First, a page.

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This Invention: A Family Content Network

A journal, information and resources for establishing a Family Content Network, as I am doing - essentially a framework for managing all your Family's online assets and inventions for maximum exposure and revenue. This blog began as an inventor's journal, and retains the overall parent inventor's context and mindset.

Saturday, February 25, 2006

(27) Kid's Inventions

Been having lots of discussions with the Kids about the invention, the invention process, and how they can invent things. It's amazing, once you show them how, with an example underway, they'll start inventing all kinds of things. Every day, my kids tell me what they've invented, or want to invent. Therefore, we've come up with a couple of ideas, and I've told the kids to figure out how to solve the problem with an invention...perhaps this will lead to new inventions, or simply a great exercise in science, business, manufacturing, marketing, etc. for the kids.

Thursday, February 23, 2006

(26) Phase 1 Over

Got the bill from the designer for phase 1, $3800 for 55 hours of designing, making CAD files for the manufacturer, and all-in-all providing lots of good advice. Pretty good deal.

Phase 2 starts now - the files are on their way to an SLA manufacturer - I'm ordering 12 copies of each of the 4 parts, to test with. When I started this, I thought it would be 1 part. Now, because I'd like to avoid product liability lawsuits, the invention is not 1 part, but 4 parts, a couple of connectors, 1 more optional part (not yet designed), a fabric/velcro piece, another metal piece, and one final large piece. Ugh, hopefully the whole thing doesn't just crumble apart, unworkable, when fully assembled. Actually, I hope it will actually assemble at all.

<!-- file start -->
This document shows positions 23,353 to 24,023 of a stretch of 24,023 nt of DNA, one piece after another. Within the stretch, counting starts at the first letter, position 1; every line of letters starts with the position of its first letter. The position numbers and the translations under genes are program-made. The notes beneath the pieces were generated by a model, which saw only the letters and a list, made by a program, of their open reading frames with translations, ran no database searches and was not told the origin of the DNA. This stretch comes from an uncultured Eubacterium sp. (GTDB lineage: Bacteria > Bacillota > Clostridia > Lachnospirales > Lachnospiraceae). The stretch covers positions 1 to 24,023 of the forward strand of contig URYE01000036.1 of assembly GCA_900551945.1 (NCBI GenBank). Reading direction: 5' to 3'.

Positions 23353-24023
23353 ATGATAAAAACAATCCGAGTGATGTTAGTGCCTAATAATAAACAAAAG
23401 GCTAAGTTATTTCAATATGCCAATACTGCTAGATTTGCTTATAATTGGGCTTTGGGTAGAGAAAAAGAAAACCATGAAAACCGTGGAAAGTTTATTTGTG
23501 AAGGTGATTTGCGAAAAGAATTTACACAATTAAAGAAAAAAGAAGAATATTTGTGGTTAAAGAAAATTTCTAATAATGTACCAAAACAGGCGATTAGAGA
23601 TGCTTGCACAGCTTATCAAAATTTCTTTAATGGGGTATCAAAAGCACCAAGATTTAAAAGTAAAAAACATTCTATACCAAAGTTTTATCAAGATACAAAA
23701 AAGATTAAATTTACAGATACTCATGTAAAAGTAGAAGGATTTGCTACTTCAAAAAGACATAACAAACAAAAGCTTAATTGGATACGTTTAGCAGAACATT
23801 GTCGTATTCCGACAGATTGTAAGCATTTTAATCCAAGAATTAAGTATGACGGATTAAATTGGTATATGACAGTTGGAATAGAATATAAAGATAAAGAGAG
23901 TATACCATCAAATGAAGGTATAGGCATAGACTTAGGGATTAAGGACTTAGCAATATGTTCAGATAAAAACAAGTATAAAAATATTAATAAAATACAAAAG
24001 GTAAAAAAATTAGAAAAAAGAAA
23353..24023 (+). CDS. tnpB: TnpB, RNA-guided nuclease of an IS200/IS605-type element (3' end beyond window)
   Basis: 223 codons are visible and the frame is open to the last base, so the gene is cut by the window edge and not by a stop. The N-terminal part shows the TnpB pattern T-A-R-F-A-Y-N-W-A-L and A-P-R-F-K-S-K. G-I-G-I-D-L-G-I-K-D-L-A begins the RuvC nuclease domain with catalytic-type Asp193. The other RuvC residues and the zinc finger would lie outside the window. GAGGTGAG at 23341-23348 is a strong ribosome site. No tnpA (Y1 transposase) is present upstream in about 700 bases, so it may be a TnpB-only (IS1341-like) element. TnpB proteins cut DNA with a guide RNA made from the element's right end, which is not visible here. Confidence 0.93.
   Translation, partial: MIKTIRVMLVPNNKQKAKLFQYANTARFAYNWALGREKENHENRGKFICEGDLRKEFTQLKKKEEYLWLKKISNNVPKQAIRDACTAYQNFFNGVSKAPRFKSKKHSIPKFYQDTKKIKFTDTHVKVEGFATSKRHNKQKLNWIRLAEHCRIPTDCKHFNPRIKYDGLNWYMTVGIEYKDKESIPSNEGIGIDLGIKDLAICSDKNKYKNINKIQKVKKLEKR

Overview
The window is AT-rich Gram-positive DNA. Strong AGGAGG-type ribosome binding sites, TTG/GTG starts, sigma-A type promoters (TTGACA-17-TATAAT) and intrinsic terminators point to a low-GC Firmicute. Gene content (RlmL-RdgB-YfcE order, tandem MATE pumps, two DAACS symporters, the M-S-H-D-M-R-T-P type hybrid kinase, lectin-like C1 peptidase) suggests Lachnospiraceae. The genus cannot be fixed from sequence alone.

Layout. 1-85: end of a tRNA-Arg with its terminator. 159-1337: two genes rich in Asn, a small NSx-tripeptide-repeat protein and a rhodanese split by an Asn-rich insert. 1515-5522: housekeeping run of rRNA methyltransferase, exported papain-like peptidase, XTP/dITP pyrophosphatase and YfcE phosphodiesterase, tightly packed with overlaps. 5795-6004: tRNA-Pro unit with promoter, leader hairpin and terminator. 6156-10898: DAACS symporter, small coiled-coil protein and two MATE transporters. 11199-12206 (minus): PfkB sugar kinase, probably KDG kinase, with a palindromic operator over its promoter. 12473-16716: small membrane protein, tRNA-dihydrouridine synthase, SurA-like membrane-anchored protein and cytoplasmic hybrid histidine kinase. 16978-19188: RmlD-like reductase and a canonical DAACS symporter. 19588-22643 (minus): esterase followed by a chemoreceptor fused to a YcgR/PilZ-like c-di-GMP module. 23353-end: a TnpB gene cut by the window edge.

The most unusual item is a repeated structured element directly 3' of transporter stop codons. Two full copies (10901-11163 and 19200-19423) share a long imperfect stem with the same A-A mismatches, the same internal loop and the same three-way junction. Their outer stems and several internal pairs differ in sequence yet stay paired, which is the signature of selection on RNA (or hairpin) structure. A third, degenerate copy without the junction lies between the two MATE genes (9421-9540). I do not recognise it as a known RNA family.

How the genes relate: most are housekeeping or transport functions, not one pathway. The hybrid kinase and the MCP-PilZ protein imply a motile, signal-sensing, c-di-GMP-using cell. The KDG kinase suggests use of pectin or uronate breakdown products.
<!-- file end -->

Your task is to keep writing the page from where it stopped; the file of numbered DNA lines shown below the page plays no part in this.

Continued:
(25) New patents

Boy, do I hate that freshpatents.com list I get each month....it's pretty nervewracking to scroll through nearly 50 patents published a month having to do with the same general domain as mine. I probably won't be surprised when my idea shows up in someone else's patent, seeing as how busy the world is around the 'wheels' domain. 46 patents published this month, everything from "wheel lock for casters" to "aircraft front nose landing gear and method of making an aircraft landing gear". Huh? I thought these things were invented already; probably the particular claim around a particular method wasn't - I can't wait until my patent issues, and all the 'design-arounds' that the copiers will immediately create. Sure.

Going nutty with affiliate banners now - who knew? You can plaster your website with all kinds of targeted ads from ebay, to amazon, clickbank and google. It does tend to clutter up the site fast, and all the ads aren't necessarily exactly what you're promoting. But, if done wisely and conservatively, the site can both look good, deliver your message, and lure a few people to clicking on ads that are actually useful. I made $1.67 this month from Google click-through's! Make sure to check out the ads on top of this blog!